In the cryptocurrency community, many traders and investors are interested in how regulatory agencies react to the ever-evolving markets. In a historic move, the Financial Crimes Enforcement Network (FinCEN) has assessed a civil money penalty against Eric Powers, a cryptocurrency trader.
Specifically, Powers has apparently violated the Bank Secrecy Act (BSA). The BSA of 1970 is a US law that requires financial institutions to keep cash records in order to fight money laundering, tax evasion, and other criminal activities. It was signed into law by President Richard Nixon in October 1970, and requires institutions to submit reports such as currency transaction reports (CTRs), where cash transactions exceeding $10,000 in one day must be reported.
Powers, a California resident, failed to comply with the BSA from 2012-2014, and never registered himself as a “money transmitter”. He also conducted around 160 transactions of Bitcoin Core (BTC) worth around $5 million in total.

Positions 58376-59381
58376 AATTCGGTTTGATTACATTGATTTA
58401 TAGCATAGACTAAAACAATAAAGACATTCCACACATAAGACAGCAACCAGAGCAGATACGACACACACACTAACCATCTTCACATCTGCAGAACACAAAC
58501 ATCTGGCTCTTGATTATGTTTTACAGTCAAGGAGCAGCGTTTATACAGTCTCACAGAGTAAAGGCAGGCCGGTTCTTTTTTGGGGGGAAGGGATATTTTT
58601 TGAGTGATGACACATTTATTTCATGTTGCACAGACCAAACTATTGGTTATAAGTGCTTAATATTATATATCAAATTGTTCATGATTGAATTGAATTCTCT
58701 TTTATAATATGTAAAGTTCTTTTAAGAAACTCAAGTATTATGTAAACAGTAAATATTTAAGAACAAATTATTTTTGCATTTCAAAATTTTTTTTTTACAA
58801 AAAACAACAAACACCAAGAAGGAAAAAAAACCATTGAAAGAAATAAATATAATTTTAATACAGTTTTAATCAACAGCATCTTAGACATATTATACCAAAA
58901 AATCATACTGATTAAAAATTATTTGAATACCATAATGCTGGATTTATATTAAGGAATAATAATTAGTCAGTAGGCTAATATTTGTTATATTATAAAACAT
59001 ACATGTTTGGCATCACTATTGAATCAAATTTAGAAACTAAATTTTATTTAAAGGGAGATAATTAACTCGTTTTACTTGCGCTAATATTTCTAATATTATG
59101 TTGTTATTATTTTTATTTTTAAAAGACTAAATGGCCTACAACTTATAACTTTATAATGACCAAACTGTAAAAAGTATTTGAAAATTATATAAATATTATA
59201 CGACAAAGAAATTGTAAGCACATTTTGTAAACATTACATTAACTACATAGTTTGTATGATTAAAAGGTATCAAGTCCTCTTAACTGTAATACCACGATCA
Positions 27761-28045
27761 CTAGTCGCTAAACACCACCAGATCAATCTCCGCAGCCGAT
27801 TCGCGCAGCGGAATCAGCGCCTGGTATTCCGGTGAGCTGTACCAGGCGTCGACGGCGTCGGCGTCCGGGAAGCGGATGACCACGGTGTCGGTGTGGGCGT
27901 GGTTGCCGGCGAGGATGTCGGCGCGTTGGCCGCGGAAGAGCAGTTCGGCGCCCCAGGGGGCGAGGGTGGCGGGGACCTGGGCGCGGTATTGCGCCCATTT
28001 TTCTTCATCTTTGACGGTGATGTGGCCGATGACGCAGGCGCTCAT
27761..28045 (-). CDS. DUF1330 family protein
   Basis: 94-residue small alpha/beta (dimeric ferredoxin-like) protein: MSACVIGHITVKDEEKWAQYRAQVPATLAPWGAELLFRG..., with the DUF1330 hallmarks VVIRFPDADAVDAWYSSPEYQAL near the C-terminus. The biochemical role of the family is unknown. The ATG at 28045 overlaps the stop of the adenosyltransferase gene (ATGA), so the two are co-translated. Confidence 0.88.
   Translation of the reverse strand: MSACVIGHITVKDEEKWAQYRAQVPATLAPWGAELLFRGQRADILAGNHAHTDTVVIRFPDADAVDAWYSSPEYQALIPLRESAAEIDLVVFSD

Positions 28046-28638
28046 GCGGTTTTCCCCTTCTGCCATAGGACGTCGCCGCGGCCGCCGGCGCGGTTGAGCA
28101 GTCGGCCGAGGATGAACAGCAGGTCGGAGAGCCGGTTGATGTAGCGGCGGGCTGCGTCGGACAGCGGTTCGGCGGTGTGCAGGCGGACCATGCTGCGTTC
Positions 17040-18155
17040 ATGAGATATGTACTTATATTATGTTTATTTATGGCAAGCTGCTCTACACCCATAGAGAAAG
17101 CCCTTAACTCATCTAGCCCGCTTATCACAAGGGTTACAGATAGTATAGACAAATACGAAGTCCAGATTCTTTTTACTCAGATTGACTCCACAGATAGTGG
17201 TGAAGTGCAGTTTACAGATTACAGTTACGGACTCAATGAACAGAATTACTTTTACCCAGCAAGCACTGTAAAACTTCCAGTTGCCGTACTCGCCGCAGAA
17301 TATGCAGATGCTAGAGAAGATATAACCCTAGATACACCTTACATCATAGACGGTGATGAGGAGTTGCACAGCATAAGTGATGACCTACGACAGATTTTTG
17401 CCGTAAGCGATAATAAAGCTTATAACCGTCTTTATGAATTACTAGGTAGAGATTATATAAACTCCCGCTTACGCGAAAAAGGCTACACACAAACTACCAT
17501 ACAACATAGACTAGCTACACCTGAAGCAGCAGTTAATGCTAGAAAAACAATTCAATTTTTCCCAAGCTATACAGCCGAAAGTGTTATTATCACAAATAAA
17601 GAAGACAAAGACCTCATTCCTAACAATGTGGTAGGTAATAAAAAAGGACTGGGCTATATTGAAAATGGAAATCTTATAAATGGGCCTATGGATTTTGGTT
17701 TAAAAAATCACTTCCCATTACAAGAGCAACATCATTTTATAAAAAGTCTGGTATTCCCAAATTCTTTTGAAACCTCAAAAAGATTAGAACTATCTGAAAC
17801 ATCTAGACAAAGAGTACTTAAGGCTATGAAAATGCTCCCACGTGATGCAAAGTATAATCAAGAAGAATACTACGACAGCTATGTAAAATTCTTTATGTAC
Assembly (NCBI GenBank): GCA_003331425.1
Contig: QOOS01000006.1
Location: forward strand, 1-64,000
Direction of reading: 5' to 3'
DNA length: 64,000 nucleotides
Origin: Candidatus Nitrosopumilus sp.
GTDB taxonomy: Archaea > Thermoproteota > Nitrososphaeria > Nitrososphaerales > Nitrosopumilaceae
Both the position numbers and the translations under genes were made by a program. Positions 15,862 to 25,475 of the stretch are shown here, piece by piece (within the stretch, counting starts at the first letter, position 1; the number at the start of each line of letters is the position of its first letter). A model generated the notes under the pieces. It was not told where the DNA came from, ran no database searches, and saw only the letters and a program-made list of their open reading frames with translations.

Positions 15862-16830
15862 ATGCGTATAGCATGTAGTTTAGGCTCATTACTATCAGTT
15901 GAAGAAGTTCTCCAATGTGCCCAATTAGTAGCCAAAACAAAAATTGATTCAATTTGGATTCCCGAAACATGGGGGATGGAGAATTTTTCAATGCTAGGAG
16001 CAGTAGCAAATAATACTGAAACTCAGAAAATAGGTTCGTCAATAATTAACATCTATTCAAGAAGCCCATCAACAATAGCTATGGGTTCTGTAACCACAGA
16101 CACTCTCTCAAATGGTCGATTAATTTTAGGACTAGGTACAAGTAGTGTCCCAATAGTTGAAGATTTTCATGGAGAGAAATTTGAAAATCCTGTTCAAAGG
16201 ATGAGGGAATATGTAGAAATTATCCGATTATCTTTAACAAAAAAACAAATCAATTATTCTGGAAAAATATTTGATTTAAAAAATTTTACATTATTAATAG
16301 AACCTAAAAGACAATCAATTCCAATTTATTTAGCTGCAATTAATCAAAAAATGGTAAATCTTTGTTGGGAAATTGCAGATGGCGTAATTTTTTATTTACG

He admits the violations, as well, and that they “were willful”. Specifically, Powers was fined $35,000 for operating an illegal BTC exchange and is also barred from providing money transmission services.
Powers also advertised his services on various well-known cryptocurrency forums, including Bitcointalk.org and bitcoin-otc.com. He also AML compliance in online conversations, which the agency points out “demonstrates his awareness of the relevant BSA requirements”.
Powers conducted over 200 transactions worth over $10,000, but didn’t file a single CTR. Powers also used the infamous drug marketplace “Silk Road”, and regularly used The Onion Router (TOR) in order to conduct business, without determining whether proceeds came from illegal activity, as well.
The FinCEN director, Kenneth Blanco, was clear about how these regulations help to regulate the overall financial sector,